The (traditional) Australian Open is far more demanding than any of the five day international opens. You play for a week and a half, meaning that your stamina over a longer period is tested. With one game a day players also have time for serious opening preparation for each opponent, requiring a higher level of play to be successful.
    The Doeberl Cup may sometimes have a stronger field, but is an entirely different style of tournament, requiring different chess skills. It is important in its own right and how you can even suggest that the Australian Open title would not be diminished by giving it to the Doeberl Cup winner is bizarre.
    Of course if you run any event down until people don't care as much about it - e.g. by running it at twice the speed - you can then make an argument for abolishing it. All your posts trashing the Australian Open title seem to be pointing towards that as a desired outcome. Certainly it would be less work for the ACF, with no Australian Open or Australian Women's Championship to organise any more.
    I would suggest that the ACF should be organising more national events, not fewer. For example, many other Federations have stand-alone national championships for women, seniors (+50 and +65 categories), and disabled players and of course FIDE has world titles in these categories. There are plenty of ways for the ACF to start going forwards.

  14. #74
    Monster of the deep Kevin Bonham's Avatar
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    Quote Originally Posted by Ian_Rogers View Post
    The (traditional) Australian Open is far more demanding than any of the five day international opens. You play for a week and a half, meaning that your stamina over a longer period is tested.
    But that said you also have a lot more recovery time between games than in an event with four double-round days. Clearly many players find even one double-round day exhausting.

    With one game a day players also have time for serious opening preparation for each opponent, requiring a higher level of play to be successful.
    One would hope so. But this also means a lesser test of versatility and adaptability compared to a situation in which a player does not know who their opponent is until shortly before four of their games, and therefore has to either be capable of making practical decisions about openings either very quickly or else by advance preparation for a wide range of opponents. So again, which is more demanding is debateable. They are both demanding in different ways.

    Of course if you run any event down until people don't care as much about it - e.g. by running it at twice the speed - you can then make an argument for abolishing it. All your posts trashing the Australian Open title seem to be pointing towards that as a desired outcome.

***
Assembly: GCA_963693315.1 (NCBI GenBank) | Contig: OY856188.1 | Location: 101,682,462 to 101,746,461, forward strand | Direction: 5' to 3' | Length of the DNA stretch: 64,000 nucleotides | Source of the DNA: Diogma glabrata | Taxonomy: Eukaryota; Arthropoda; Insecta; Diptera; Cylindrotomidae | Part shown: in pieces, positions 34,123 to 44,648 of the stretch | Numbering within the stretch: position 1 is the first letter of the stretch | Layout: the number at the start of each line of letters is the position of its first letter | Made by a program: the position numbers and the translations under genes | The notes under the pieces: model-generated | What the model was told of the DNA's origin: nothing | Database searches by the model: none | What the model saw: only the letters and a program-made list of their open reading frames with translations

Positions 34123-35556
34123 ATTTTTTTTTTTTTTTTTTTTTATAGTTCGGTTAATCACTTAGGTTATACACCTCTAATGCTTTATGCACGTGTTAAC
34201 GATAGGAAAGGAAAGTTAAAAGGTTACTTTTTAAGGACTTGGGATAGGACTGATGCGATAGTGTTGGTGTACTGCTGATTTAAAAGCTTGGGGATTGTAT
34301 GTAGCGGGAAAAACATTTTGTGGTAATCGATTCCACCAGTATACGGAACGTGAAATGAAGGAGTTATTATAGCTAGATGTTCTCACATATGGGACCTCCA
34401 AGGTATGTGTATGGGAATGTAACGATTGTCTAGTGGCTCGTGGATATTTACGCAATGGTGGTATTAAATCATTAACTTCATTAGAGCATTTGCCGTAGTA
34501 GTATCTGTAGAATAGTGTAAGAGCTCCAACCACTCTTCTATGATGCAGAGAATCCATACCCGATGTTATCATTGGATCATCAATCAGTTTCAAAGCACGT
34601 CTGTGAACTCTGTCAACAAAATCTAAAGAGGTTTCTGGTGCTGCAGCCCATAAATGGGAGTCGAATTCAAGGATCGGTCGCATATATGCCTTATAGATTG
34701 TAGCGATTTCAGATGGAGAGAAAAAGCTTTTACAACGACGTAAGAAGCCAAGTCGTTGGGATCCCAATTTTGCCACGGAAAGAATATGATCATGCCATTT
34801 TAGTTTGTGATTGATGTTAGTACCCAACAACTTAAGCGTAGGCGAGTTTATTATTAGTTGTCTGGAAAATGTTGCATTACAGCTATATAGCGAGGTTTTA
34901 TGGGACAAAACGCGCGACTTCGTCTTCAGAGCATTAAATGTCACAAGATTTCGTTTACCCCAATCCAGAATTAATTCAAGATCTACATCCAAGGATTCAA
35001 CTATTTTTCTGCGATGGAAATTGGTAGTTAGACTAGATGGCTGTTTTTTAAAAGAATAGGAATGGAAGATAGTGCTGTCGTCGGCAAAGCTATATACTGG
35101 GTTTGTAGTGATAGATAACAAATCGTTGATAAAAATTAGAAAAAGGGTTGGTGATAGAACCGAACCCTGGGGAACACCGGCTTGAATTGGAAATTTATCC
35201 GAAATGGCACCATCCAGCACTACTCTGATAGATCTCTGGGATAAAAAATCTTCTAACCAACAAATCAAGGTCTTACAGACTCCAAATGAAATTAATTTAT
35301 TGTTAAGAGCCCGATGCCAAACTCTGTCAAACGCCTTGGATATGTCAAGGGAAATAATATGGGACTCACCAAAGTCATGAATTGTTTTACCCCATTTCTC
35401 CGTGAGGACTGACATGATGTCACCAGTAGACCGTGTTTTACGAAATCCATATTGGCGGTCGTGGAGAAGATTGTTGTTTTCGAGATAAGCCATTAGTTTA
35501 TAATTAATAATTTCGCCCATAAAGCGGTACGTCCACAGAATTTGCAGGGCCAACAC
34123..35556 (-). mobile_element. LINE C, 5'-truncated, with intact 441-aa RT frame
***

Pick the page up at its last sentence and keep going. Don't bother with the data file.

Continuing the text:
Well it doesn't really matter what my posts say, because whatever they say you will interpret them to say what you want them to say so that you can attack it. This has been a particularly recurrent theme in these debates.

    If I had an agenda to wreck the title as you suggest I would have been jumping at the chance to vote in favour of a bid to cut it down to five days and would have been one of the first to vote in favour. In fact as already noted I didn't vote on it at all.

    I would have preferred that the Open be eleven rounds rather than nine - not least because that is much better for norm chances - but I'm unconvinced of arguments that the situation means the sky is falling. And I'll be very interested to see how the event actually goes and who plays in it.

    Certainly it would be less work for the ACF, with no Australian Open or Australian Women's Championship to organise any more.
    The Aus Womens is addressed on a separate thread. As concerns the Open, not at all - if the Open was replaced by holding the Championships annually then that would be more work for the ACF, not less. The Championships has field entry criteria that have to be administered and communicated about with the organisers.

  15. #75
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    Quote Originally Posted by Kevin Bonham View Post
    The Aus Womens is addressed on a separate thread. As concerns the Open, not at all - if the Open was replaced by holding the Championships annually then that would be more work for the ACF, not less. The Championships has field entry criteria that have to be administered and communicated about with the organisers.
    Has anyone made an official proposal that the Australian Championship should be every year and the Australian Open dumped? Is there demand for such a move? Talk about strawmanning
    Right now we are dealing with a biennial Championship and a preexisting tournament being renamed as the Australian Open - as I said, much less work for the ACF.